Grand jury indicts 3 ex-officers in beating of Black Georgia jail detainee

A grand jury in Georgia has indicted three former Camden County Sheriff’s officers in the beating of a Black jail detainee that was recorded by security cameras.

The indictment handed down Wednesday in coastal Camden County charges ex-deputy Ryan Biegel and former jail officers Braxton Massey and Mason Garrick with misdemeanor counts of battery and simple battery as well as a felony count of violating their oath of office.

The charges stem from the September beating of Jarrett Hobbs, a 41-year-old man from North Carolina who was jailed after a traffic stop on a traffic violation and drug possession charges. Security camera video showed the white officers rush into Hobbs’ cell and begin punching him in the head and neck. Another camera recorded Hobbs being hurled against a wall and pinned to the floor.

In the footage, as jailers try to hold Hobbs by his wrists, one of them starts punching him. The video shows at least two other guards throwing punches. A second video from a camera outside the cell shows jailers dragging Hobbs through the open door and hurling him against a wall. A deputy rapidly raises his right knee and foot a few times, though it’s unclear if he was striking Hobbs. The struggle continues until Hobbs, who is out of the camera frame, appears to be pinned on the ground. The entire confrontation lasts about a minute.

Additional footage shows a deputy appearing to strap Hobbs into a restraint chair after the beating and not providing medical aid.

After the attack, Hobbs was placed in solitary confinement.

The Georgia Bureau of Investigation began looking into the beating after Hobbs’ attorneys obtained the video footage. In November, all three men were fired after being arrested on the same charges contained in the indictment.

Mason Garrick, Ryan Biegel, and Braxton Massey, are charged with battery of an inmate, and violating the oath of Office. (Camden County Sheriff's Office)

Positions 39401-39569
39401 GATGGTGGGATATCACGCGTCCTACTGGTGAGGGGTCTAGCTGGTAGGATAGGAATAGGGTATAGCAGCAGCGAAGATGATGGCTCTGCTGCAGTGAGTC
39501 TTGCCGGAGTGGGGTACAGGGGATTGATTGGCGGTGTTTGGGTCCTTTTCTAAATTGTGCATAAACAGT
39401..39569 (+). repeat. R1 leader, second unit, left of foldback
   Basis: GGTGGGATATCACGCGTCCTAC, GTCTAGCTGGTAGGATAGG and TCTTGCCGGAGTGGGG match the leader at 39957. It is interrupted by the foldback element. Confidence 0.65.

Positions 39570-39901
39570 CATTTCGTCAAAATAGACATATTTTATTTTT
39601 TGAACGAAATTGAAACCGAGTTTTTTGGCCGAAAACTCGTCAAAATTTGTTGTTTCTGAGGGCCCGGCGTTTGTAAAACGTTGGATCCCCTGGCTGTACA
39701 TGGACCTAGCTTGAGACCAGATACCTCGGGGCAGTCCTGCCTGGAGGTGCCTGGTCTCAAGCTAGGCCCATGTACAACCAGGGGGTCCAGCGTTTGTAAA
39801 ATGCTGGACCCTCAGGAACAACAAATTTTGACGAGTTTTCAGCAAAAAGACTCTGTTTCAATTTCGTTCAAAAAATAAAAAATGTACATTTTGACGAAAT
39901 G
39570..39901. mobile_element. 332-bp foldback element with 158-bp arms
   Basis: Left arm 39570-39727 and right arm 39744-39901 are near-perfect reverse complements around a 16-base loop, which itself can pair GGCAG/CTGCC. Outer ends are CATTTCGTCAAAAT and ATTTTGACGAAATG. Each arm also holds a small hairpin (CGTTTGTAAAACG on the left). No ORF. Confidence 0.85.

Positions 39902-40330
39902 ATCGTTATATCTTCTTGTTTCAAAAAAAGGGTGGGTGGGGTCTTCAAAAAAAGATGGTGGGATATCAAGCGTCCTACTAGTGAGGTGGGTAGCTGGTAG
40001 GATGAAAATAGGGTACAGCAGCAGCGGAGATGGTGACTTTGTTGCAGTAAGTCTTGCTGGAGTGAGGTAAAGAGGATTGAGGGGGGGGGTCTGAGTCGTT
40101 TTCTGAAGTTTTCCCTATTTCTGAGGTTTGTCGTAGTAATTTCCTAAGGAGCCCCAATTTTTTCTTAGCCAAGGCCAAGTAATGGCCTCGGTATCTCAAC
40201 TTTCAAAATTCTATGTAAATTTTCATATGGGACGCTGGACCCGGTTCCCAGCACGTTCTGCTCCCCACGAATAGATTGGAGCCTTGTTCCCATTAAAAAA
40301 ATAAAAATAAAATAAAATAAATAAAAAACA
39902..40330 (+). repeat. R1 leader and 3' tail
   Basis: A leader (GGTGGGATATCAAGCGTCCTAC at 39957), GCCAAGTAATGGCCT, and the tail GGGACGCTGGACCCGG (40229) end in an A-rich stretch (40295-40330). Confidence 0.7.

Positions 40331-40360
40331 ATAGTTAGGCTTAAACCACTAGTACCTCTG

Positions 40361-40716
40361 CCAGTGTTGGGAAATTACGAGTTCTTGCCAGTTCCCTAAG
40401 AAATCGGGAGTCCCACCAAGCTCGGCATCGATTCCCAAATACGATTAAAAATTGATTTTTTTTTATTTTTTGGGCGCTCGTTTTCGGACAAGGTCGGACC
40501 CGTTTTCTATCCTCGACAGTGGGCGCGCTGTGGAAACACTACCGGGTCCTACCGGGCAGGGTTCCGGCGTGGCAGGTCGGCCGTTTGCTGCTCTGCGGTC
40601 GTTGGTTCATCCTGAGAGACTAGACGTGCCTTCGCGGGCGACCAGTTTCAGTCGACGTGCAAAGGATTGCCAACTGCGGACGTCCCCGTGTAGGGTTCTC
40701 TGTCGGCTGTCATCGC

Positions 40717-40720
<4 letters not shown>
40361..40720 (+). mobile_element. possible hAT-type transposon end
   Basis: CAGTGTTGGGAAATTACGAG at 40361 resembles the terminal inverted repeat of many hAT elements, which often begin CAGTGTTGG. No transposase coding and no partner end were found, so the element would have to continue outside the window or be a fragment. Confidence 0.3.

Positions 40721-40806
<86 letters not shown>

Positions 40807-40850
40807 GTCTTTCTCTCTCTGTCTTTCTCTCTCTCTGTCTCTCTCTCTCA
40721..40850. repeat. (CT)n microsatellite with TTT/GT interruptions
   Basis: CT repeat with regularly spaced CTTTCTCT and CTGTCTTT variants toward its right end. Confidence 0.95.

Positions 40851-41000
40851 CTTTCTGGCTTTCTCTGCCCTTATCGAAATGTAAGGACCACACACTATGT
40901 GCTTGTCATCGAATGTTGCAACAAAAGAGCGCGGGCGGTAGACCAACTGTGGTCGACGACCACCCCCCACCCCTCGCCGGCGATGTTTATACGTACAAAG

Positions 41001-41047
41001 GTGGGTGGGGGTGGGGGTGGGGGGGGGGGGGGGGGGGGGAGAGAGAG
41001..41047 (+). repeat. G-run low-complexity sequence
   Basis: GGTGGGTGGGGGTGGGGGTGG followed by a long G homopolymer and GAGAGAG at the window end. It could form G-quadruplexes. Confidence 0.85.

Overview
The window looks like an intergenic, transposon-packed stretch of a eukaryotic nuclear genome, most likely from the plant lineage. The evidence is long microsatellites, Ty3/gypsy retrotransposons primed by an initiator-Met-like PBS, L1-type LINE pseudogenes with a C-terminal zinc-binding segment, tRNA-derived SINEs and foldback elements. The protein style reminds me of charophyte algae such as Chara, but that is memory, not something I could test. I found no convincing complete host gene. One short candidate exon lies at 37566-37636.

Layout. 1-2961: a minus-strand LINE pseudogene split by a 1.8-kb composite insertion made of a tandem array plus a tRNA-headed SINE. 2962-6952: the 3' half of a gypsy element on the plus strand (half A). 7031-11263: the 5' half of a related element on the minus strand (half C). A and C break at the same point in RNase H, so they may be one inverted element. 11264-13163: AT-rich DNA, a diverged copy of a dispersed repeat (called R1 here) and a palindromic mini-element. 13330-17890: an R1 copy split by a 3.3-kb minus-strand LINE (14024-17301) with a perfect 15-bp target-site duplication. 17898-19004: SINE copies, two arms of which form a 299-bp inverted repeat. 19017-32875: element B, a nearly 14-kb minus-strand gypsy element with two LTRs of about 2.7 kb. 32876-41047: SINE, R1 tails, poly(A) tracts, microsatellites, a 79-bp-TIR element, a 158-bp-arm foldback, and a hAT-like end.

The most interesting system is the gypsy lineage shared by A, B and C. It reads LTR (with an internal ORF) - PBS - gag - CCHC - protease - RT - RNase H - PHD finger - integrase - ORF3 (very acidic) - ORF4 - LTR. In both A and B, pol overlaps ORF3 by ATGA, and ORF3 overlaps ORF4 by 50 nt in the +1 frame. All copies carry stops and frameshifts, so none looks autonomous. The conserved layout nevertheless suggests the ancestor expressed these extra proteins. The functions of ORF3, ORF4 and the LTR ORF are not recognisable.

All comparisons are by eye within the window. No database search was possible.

The indictment means a grand jury found sufficient evidence for the case to proceed to trial.

Defense attorneys listed in court records for Garrett and Massey did not immediately respond to email messages seeking comment Thursday. The records did not identify an attorney for Biegel.

Brunswick Judicial Circuit District Attorney Keith Higgins in February dropped charges of assault and obstruction filed against Hobbs after the beating. The prosecutor also dismissed the traffic violation and drug possession charges that led to Hobbs being jailed.

At the time of his arrest in Georgia, Hobbs, of Greensboro, North Carolina, was on probation following a 2014 guilty plea to a federal charge of conspiracy to commit bank and wire fraud. Hobbs was returned to federal prison after authorities determined he violated the terms of his probation by leaving North Carolina.

In response to the indictment, the attorneys for Hobb said in a statement that "people will not tolerate this kind of abuse just because the abusers wear a badge."

"That being said, let’s be clear. The culture of violence and corruption at this detention center and the Camden County Sheriff’s Office do not begin or end with these officers or the beating that occurred on September 3, 2022," civil rights attorneys Harry Daniels and Bakari Sellers wrote. "Sheriff Jim Proctor did his best to ignore this incident and his deputies’ crimes and sweep them under the rug. In fact, it wasn’t until we released this video of the beating that anything happened at all and then, it wasn’t Sheriff Proctor who took action. It was the Georgia Bureau of Investigation."

The Associated Press contributed to this report.